February 27, 2011

Lessons From Abroad

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The night was warm and sweat had slowly begun to bead on my forehead when a breeze swept through the rooftop bar. Across the table was my co-worker Bridgette, whom I had just met for the first time, despite the fact that we had been “based” in the same office for months. The setting was Ghana, and we were both working for Google. “How does this sort of life become reality?” I pondered aloud. Even though we had only known each other for a few days, there was a strong sense of camaraderie. Two months into my job, Bridgette seemed like the only person who lived a crazier life than I did. She had just finished a four-month trip around Africa, setting up conferences for developers and entrepreneurs in an impressive number of countries. I felt like I had only just started, but I had already spent time in three different continents and had settled into my new home in Accra, Ghana’s capital.

The question stuck with me. How had we ended up in these ridiculous lives? We were both living out our dreams, and yet neither of us were quite sure how had we gotten there. Was it luck? Skill? Intelligence? It was a riddle that we contemplated together that night over drinks. A few bottles of Ghanaian beer later, and we had come up with a few theories.

First, we had both spent time living abroad in college. Traveling –– whether it’s through studying abroad, volunteering on a school break, or just taking some time to live in another culture –– opens your eyes to the truly vast world of possibilities out there. Not to mention, Cornell makes this easy. One of my greatest surprises on campus was that so few people took the incredible opportunity to spend a semester or two seeing the world. For me, the realization came while I was backpacking through Europe during my semester abroad. For the first time in my life, I realized that I could be happy doing something other than the path that had been meticulously laid out for me over the years. It was a deeply disconcerting realization, but had it never happened, I’m pretty sure I wouldn’t be having nearly as much fun as I am now.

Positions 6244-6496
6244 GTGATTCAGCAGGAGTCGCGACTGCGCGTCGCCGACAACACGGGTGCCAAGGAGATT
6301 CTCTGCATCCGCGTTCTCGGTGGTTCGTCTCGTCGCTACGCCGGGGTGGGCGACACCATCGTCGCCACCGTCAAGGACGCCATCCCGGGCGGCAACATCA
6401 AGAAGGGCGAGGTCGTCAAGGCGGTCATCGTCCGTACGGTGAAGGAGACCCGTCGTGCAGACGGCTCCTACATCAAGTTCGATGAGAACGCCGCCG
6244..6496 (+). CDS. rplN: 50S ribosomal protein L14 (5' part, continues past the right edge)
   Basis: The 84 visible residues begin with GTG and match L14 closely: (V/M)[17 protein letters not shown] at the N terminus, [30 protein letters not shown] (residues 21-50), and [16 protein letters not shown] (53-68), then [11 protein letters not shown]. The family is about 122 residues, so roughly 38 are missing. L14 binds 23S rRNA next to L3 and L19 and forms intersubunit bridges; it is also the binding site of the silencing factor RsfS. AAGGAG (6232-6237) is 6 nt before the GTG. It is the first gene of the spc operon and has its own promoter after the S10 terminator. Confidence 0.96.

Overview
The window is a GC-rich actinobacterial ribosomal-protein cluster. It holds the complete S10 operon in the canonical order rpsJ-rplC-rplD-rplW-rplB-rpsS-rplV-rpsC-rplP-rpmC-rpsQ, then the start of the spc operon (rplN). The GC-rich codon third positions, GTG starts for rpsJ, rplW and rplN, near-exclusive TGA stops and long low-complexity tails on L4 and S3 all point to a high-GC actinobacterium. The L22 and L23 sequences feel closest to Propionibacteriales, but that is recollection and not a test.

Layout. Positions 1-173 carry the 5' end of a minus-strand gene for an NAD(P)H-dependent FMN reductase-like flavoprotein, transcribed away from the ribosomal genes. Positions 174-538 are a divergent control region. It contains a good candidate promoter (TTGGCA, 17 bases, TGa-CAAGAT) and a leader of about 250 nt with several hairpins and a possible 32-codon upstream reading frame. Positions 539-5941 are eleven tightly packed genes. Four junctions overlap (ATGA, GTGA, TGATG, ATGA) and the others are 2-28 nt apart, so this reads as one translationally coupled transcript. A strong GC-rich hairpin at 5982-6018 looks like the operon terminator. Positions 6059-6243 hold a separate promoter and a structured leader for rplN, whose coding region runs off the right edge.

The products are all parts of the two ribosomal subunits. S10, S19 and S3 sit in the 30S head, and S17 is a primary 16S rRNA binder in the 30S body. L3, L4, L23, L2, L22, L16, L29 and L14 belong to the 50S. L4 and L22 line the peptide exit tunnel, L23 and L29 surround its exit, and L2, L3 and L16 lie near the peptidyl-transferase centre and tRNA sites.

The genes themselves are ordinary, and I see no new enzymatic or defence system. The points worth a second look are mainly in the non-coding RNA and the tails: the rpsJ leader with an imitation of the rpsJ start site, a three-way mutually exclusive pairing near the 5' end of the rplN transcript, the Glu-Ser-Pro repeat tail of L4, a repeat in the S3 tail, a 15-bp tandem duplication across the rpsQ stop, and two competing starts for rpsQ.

Second, both Bridgette and I had failed at something huge. My first major failure came in high school. It’s a long story, but suffice it to say I had spent years of my life working towards a singular goal, and I failed at it big time. For days, I was devastated. I didn’t even want to get out of bed. But one morning, I woke up and said, “You know, the world hasn’t ended; I’m still alright.” And with that, I had a much deeper understanding of myself. I knew that no matter how hard life knocked me down, I would always be able to get back up. In fact, this understanding was ultimately one of the key lessons that helped me get through some of the rough patches at Cornell too. Now, one of my deepest convictions is that if I’m not failing constantly, I’m just not setting my sights high enough. All of this transitions nicely into number three …

We both set ridiculously outlandish goals for ourselves, goals that are far greater than what anyone would reasonably expect from us. I wanted to move to Africa, to work at a technology company, and to do work that had significant social impact. You might be surprised; when you set such absurd goals for yourselves, it’s amazing how many people want to help. People came out of the woodwork, people I had barely worked with, or hadn’t worked with at all, all came to my aid. They put me in touch with other people, who in turn did the same. And eventually after countless setbacks and dead ends, I ended up where I am.

Lastly, work hard but also work smart. Figure out what you want to accomplish, and then don’t take no for an answer. But more than that, spell out what you want to accomplish and then figure out how you can achieve as many of them at once. I wanted to live abroad; I wanted to do work that I was passionate about, and I wanted to make a difference in the lives of others. I could have tackled each of those goals separately, but instead, I decided to find a single route that let me accomplish each of them simultaneously. One of the major lessons I learned the hard way at Cornell is that time is fundamentally a finite resource. Simply put, life is too short. There are too many things to do, too many places to see, too many experiences to experience, and too many people to meet. Our time is the only thing we have. Make it count.

Ben Cole ’10 graduated from the College of Agriculture and Life Sciences. He can be reached at [email protected] Guest Room appears periodically this semester.

Original Author: Ben Cole